How to Stop Trying to Be Better
Enjoying yourself as you are right now is the Forever Goal.
|Heather Havrilesky||Mar 9||88||10|
Woman in a Crumbling Cell (1949) by Gertrude Abercrombie
When the object of your affection rejects you or friends are hard to reach or the world feels cold and unfriendly, do you turn that disappointment into a kind of Rubik’s Cube that needs to be solved, or do you live in reality, where everyone has a million and one reasons for what they do, most of which have nothing to do with you? That’s the central question of this Ask Polly from seven years ago, which delves into the random whims and allergies and fears of single men in particular:
Early Polly was very good at pounding home the lesson that Rejection Is Never Personal, because I was just starting to learn that lesson myself back then. I was also just starting to come to grips with the concept (later explored at length in my book What If This Were Enough?), that a constant focus on self-improvement has a tendency to erode your self-esteem and turn you into a neurotic, approval-seeking mess:
"Instead of redoubling your efforts to be more lovable and better, always approaching some infinite ideal of the whip-smart but easy-going professional with a body like a fuck doll, you need to take a good look at yourself and accept what you see."
It’s a good column, and I urge you to read it right now if you’re feeling less than your full fucking self. I read it and thought, “Whoa, I needed that.”
And can I just say, isn’t that absurd? I mean it’s almost embarrassing. I wrote the damn thing, more than seven years ago. That means that whoever I was back in August of 2013 has had seven years and seven months to become even better — wiser, calmer, more forgiving, more informed. I should read my old words and laugh — HA HA HA! — at how primitive and unseeing they are, from MY THRONE IN SPACE.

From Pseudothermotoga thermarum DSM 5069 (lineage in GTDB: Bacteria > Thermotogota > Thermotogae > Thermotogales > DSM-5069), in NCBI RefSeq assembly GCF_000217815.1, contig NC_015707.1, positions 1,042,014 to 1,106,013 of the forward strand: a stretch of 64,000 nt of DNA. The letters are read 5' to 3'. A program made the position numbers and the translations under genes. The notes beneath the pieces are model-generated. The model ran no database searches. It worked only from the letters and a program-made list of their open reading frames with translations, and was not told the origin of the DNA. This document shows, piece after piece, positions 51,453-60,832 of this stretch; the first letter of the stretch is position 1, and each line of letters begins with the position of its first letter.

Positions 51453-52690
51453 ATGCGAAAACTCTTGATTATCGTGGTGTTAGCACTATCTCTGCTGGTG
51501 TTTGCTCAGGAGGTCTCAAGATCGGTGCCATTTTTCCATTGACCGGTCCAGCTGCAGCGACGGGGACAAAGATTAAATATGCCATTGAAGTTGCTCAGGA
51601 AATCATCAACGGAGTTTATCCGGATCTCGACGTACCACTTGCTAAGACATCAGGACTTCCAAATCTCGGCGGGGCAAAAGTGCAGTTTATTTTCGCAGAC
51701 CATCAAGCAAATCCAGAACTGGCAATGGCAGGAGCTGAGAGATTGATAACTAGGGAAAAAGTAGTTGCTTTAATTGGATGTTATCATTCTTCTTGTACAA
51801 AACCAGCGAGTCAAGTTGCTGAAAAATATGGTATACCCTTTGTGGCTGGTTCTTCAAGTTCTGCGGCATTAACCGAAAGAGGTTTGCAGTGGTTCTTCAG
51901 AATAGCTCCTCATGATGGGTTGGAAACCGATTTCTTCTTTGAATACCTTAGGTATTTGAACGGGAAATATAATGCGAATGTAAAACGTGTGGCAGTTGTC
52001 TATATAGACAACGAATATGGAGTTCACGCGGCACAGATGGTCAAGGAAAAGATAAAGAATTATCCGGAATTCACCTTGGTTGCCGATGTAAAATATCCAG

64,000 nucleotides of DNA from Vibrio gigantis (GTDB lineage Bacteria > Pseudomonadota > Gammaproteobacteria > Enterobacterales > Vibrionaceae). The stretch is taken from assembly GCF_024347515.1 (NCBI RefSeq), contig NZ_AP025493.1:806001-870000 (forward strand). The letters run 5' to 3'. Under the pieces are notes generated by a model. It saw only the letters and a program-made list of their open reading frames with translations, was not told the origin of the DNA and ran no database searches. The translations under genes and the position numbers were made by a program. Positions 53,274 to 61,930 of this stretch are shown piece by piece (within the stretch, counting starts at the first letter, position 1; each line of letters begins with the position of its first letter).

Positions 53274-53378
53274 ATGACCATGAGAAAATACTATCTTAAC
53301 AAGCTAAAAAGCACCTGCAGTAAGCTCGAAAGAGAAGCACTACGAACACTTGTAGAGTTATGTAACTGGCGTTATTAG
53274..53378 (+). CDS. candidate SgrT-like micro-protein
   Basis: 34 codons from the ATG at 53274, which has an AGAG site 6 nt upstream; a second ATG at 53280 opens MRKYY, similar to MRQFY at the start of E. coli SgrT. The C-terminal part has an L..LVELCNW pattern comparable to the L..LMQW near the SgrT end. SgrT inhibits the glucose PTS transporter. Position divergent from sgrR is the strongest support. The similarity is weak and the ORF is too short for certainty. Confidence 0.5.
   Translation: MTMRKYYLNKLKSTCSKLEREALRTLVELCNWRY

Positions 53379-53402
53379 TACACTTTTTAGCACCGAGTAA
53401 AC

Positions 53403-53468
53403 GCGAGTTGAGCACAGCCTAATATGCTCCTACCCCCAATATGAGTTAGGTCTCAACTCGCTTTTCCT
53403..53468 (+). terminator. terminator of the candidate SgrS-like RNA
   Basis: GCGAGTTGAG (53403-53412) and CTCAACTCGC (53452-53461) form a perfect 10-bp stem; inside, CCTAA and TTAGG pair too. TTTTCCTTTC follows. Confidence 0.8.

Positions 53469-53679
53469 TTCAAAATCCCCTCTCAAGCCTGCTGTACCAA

Instead, I sometimes read an old column and I get a tiny bit worried that I might’ve lost my touch. Maybe I haven’t been improving enough, all these years. Maybe I need to start trying to be better again, redouble my efforts to be more lovable and clever and insightful, always approaching some infinite ideal of the whip-smart but easy-going professional with a body like a fuck doll… Oops.
The irony is that when you work too hard to improve yourself every day, you slowly start to feel stuck and anxious and angry at yourself. I don’t write well from that spot. Believing that a good life is a constant upward trajectory, like a rocket ship to the stars, isn’t good for you. It’s unrealistic. It leeches the joy out of your life to think that way.
Because that’s not how life works. Life is full of stops and starts. You’re young some years, then old, then young again. You learn and you’re brilliant and then you slow down and feel dumb sometimes. You’re tough and resilient! And just when you’re about to declare victory… you fall apart and cry and wonder how you landed there.
The goal is not to be better and better. The goal, every day, is to simply feel where you are and accept it. What is happiness, after all? Happiness is enjoying yourself as you are right now and connecting to other people as they are. That’s it. You don’t have to change anything. You don’t have to win anyone over. You just have to savor this day.
It’s the hardest thing to learn, but contentment in the moment is the FOREVER GOAL. Not seeming cool or getting rich or winning admiration from multiple sources or looking hot or making some “15 under 15” author list published by frantic old people who are perversely obsessed with youth and the passage of time and their own waning significance in the world because they can’t feel anything at all. No.
Bitterness is the realm of humans who don’t know how to live in the moment or love themselves for who they already are. Don’t take that path. Feel where you are, breathe it in with all of your senses. Delight in all of your absurdities, your foolishness, your wild daydreams, your good heart. This moment is delicious. Slow down and look. There’s so much here.
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